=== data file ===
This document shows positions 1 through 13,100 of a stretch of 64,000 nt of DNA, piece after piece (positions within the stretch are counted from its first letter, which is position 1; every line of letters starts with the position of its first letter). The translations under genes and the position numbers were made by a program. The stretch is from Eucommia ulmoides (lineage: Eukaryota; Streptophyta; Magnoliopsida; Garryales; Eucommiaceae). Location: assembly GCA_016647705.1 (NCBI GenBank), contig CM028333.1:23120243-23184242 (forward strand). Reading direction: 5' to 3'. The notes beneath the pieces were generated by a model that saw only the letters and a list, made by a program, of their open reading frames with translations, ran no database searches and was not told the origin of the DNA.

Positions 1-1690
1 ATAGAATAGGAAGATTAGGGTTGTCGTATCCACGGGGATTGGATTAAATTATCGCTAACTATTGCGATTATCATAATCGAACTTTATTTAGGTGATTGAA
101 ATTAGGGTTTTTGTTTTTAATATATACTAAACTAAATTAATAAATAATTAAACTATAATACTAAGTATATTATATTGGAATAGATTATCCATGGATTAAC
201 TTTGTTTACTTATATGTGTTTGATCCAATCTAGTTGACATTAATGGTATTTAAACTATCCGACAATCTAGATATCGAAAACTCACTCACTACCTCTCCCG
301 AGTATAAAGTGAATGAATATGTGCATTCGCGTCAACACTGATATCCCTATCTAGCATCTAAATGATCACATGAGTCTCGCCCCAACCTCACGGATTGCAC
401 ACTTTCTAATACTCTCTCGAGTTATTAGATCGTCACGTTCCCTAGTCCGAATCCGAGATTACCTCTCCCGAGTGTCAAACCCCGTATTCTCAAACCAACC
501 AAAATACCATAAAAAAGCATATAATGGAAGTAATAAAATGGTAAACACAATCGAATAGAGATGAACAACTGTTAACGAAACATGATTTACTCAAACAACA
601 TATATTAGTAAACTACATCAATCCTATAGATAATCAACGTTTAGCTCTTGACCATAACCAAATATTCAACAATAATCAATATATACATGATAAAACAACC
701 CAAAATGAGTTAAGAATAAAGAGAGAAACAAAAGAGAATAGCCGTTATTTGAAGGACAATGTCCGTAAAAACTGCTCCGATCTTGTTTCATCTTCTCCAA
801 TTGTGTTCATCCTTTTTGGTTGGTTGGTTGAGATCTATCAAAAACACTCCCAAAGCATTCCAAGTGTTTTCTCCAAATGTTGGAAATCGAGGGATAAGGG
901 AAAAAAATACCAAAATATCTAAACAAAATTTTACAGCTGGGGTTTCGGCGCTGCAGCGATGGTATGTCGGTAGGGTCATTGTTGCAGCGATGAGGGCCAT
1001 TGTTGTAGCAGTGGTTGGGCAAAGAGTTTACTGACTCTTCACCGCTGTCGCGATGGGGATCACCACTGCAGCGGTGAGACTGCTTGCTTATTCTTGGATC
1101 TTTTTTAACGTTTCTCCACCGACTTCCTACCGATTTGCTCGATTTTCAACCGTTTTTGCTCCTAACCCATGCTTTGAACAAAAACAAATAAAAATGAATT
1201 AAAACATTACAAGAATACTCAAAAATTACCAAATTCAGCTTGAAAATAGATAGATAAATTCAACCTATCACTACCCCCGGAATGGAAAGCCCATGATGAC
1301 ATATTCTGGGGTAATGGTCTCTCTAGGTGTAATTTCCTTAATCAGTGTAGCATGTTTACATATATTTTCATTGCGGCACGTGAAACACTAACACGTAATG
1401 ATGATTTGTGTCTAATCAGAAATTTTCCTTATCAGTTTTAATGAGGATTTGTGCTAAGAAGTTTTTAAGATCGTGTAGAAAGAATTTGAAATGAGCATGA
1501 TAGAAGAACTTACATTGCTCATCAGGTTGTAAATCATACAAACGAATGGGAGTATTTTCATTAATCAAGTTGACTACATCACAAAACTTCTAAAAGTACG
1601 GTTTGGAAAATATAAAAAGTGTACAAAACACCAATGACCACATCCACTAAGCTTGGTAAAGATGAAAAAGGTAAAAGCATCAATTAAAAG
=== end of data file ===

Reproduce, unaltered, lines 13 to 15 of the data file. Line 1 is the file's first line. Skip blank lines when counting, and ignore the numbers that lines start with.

1001 TGTTGTAGCAGTGGTTGGGCAAAGAGTTTACTGACTCTTCACCGCTGTCGCGATGGGGATCACCACTGCAGCGGTGAGACTGCTTGCTTATTCTTGGATC
1101 TTTTTTAACGTTTCTCCACCGACTTCCTACCGATTTGCTCGATTTTCAACCGTTTTTGCTCCTAACCCATGCTTTGAACAAAAACAAATAAAAATGAATT
1201 AAAACATTACAAGAATACTCAAAAATTACCAAATTCAGCTTGAAAATAGATAGATAAATTCAACCTATCACTACCCCCGGAATGGAAAGCCCATGATGAC